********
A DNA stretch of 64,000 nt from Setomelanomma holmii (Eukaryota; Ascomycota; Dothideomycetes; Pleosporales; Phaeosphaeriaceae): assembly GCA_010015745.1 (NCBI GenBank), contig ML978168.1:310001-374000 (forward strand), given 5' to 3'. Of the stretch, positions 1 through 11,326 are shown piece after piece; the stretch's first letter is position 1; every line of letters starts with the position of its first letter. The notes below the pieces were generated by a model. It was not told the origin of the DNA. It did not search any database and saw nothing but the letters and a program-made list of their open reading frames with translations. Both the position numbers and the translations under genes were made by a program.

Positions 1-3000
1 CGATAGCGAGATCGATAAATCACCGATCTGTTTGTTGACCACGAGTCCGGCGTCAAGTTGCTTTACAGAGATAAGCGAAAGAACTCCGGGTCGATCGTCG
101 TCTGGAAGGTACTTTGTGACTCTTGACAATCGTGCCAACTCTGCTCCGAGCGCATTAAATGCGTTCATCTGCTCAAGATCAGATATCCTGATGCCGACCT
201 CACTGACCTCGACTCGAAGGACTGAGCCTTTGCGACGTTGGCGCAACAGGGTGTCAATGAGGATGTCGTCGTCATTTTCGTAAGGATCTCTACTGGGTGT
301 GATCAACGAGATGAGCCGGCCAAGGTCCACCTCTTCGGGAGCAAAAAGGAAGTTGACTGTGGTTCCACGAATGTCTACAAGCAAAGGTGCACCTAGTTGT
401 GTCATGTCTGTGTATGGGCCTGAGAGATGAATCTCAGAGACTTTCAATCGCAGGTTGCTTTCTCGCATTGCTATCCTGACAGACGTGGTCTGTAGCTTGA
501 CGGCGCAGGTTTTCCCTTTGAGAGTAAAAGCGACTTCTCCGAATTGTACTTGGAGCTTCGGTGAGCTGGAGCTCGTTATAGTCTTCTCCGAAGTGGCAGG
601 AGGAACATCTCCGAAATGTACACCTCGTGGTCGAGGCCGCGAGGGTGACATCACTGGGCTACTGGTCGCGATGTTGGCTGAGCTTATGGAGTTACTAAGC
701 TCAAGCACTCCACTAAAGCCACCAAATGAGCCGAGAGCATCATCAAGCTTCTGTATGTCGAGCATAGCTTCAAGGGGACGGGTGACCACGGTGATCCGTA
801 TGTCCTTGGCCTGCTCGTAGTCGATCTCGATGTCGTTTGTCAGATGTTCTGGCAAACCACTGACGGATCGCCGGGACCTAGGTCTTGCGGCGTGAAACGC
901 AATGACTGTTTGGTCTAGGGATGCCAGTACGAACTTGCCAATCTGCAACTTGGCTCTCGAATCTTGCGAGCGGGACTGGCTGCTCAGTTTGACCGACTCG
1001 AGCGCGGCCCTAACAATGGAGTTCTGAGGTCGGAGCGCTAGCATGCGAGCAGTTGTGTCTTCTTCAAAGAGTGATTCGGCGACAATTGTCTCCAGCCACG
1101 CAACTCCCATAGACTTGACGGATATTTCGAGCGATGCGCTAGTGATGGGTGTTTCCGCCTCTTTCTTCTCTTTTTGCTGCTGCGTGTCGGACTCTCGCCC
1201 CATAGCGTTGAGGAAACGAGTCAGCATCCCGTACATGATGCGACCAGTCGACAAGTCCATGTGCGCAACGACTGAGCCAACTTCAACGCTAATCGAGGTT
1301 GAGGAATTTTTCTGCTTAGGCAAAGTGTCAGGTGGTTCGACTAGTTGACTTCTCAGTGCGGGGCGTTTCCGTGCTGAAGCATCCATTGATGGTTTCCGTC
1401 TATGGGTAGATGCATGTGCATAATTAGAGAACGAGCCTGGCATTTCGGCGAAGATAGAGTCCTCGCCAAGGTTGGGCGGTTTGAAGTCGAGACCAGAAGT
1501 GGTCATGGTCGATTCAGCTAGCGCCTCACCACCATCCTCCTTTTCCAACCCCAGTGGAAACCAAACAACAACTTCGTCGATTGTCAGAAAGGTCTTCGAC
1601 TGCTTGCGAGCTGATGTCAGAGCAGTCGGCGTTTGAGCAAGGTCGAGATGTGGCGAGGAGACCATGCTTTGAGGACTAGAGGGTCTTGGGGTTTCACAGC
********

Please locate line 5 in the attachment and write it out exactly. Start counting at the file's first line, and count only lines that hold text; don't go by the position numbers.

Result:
201 CACTGACCTCGACTCGAAGGACTGAGCCTTTGCGACGTTGGCGCAACAGGGTGTCAATGAGGATGTCGTCGTCATTTTCGTAAGGATCTCTACTGGGTGT